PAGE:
"The Paul McCartney World Tour" book • September 1989

Interview of Paul McCartney

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It Started To Be ART

We used to go round and visit people a lot like that. Went to see Bertrand Russell like that. Just ask, Can I come round and see you? I’m interested. Lived in First Street in Chelsea, and I just knew some American guy assisting him or something and I’d just go in and we’d talk about Vietnam. Around 1966, the main thing is people were getting high. That’s the main thing. It was the shift from drink to pot in fact, is really all it was. There’d always been pills on the fringe of it, so it became a bit more of a beatnik scene, a bit more of a jazz scene, with Dylan – big influence. He was coming out of the New York poetry thing and we were crossing over into each other and you’d meet him and his thing would be more like, I don’t drink too much but I smoke a joint. It would be nice to have a nice clean little cover story for it all, but that’s what it was.

It’s very difficult to talk about it now because drugs have come through such a big thing and now you’re talking drugs you’re talking hard drugs. You’re talking death through drugs. So everyone’s very anti-drugs, quite rightly. When we were talking then it was a much less terminal thing. It was actually an alternative to booze. Scotch seemed a bit rough. It’s fairly rough stuff the old barley, fairly debilitating once you’d had a few of them, and pot was more gentle and more quiet and more thought-provoking, so that’s what did the U-turn, that’s what made the big tum in people’s minds. It was a move away from accepted values and you thought it out yourself rather than just accept it.

But Dylan, when I got in and talked to him I played him some of the Sergeant Pepper album, bit late. He said, Oh, I get it, you don’t want to be cute anymore. That summed it up, that was sort of what it was. The cute period had ended and it was now… Whereas we’d been artists with a cute edge, because that was what the scene was and that was what was required. We’d really always preferred to not have to do the cute thing. It started to be art, that was what happened. Dylan brought poetry into the lyrics so you found John doing, You’ve got to hide your love away. We were highly influenced by him and he was quite influenced by us in fact as well. He’d thought I Want To Hold Your Hand – he’d heard I Want To Hold Your Hand because it was number one in the States. He’d thought in the middle eight, after the middle eight it said, “I can’t hide, I can’t hide, I can’t hide” and he thought it was “I get high, I get high, I get high”.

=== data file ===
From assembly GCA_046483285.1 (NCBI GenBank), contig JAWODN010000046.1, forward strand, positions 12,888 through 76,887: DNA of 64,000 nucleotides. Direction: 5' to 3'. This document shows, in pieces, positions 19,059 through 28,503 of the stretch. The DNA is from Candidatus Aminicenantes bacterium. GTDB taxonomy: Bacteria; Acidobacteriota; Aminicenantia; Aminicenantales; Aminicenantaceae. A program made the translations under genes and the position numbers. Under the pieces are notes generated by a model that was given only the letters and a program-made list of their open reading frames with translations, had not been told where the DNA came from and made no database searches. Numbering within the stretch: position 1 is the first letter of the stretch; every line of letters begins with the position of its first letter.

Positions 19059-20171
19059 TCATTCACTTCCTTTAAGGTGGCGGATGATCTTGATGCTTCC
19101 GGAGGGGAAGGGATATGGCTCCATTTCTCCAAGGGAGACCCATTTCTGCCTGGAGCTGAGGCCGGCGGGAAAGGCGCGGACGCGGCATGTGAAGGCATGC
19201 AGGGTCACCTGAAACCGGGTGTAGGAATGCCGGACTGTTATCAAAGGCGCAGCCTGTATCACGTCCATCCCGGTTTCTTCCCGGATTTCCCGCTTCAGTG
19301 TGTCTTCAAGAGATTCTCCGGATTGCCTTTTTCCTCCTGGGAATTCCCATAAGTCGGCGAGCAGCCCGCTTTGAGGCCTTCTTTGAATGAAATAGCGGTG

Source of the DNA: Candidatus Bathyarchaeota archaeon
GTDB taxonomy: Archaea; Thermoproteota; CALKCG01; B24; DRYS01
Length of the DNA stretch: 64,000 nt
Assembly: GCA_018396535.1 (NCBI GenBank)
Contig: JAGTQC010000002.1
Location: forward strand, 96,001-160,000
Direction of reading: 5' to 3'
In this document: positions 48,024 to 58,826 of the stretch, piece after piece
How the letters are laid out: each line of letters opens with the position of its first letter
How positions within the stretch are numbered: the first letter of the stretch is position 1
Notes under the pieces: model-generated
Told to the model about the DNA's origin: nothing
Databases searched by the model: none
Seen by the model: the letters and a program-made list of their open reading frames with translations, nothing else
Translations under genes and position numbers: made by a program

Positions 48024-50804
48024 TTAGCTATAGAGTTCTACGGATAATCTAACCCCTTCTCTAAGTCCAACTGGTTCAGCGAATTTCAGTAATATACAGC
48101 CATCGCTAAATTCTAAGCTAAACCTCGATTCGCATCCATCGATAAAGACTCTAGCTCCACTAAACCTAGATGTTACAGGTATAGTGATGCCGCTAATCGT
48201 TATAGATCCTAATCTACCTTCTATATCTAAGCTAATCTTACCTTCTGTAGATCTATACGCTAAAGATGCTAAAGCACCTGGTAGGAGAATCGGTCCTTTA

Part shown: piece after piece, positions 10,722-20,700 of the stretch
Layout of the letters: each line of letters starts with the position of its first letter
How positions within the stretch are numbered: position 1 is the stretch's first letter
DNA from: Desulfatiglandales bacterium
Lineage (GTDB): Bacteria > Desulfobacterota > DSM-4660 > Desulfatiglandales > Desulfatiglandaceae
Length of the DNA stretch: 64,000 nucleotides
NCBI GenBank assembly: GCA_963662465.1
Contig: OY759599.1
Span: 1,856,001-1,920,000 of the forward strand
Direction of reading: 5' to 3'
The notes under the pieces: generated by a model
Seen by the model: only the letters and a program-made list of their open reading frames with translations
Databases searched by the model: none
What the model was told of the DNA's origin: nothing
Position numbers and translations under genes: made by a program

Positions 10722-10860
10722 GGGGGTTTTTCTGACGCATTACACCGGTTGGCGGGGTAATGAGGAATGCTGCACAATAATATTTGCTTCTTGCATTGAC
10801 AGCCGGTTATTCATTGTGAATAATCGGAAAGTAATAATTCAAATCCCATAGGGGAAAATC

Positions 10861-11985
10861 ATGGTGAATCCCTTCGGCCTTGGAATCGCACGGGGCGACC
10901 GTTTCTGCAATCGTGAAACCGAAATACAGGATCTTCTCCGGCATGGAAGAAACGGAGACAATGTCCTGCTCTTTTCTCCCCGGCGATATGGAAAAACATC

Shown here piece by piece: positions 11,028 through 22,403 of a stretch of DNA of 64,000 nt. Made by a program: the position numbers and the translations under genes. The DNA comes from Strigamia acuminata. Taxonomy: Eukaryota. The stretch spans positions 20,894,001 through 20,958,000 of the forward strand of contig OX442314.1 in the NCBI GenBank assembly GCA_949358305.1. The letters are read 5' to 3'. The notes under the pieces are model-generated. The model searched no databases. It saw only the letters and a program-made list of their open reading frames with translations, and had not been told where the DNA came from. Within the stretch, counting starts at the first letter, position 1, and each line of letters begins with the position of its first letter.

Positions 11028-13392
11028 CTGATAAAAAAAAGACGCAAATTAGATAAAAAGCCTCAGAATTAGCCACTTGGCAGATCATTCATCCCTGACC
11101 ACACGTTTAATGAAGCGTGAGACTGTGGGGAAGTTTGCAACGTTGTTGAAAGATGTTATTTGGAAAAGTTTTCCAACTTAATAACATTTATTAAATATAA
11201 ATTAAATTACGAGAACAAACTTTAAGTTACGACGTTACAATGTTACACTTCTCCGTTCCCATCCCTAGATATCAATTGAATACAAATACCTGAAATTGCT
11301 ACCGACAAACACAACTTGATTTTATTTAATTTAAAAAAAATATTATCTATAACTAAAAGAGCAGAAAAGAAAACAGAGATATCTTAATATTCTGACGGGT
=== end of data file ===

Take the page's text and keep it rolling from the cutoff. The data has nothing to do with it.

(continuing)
Someone would bring out a record, he’d bring out a long record so we knew it’d be OK to do Hey Jude long. Why can’t we have one seven minutes? You started breaking a lot of boundaries, questioning previous values. It went right across the board from questioning the straight – we go to the pub and we have a scotch. Became a different thing. You didn’t go to the pub, you stayed in and maybe had dinner with people and wine. Much more gentle, civilised scene. Consequently, if it was artists you were talking to it was quite a buzz. It kind of changed from showbiz to art and became very exciting with the cross-fertilisation you’d get in with gallery owners like Robert Fraser. It was actually an exciting period for me. The funny thing is John’s ended up as the one with the avant-garde – if you’re talking broad general brush strokes – John’s ended up as the one that’s the avant-garde guy because he did all that with Yoko. Well actually, quite a few years before he’d ever considered it, when he was living out in the suburbs by the golf club with Cynthia and hanging out there, I was getting in with a guy called Miles and the people at Indica. I used to beat his house a lot of nights, just him and his wife, because he was just so interesting, very well-read. So he’d turn you on to Burroughs and all that. I’d done a little bit of literature at school but I never really did anything modern.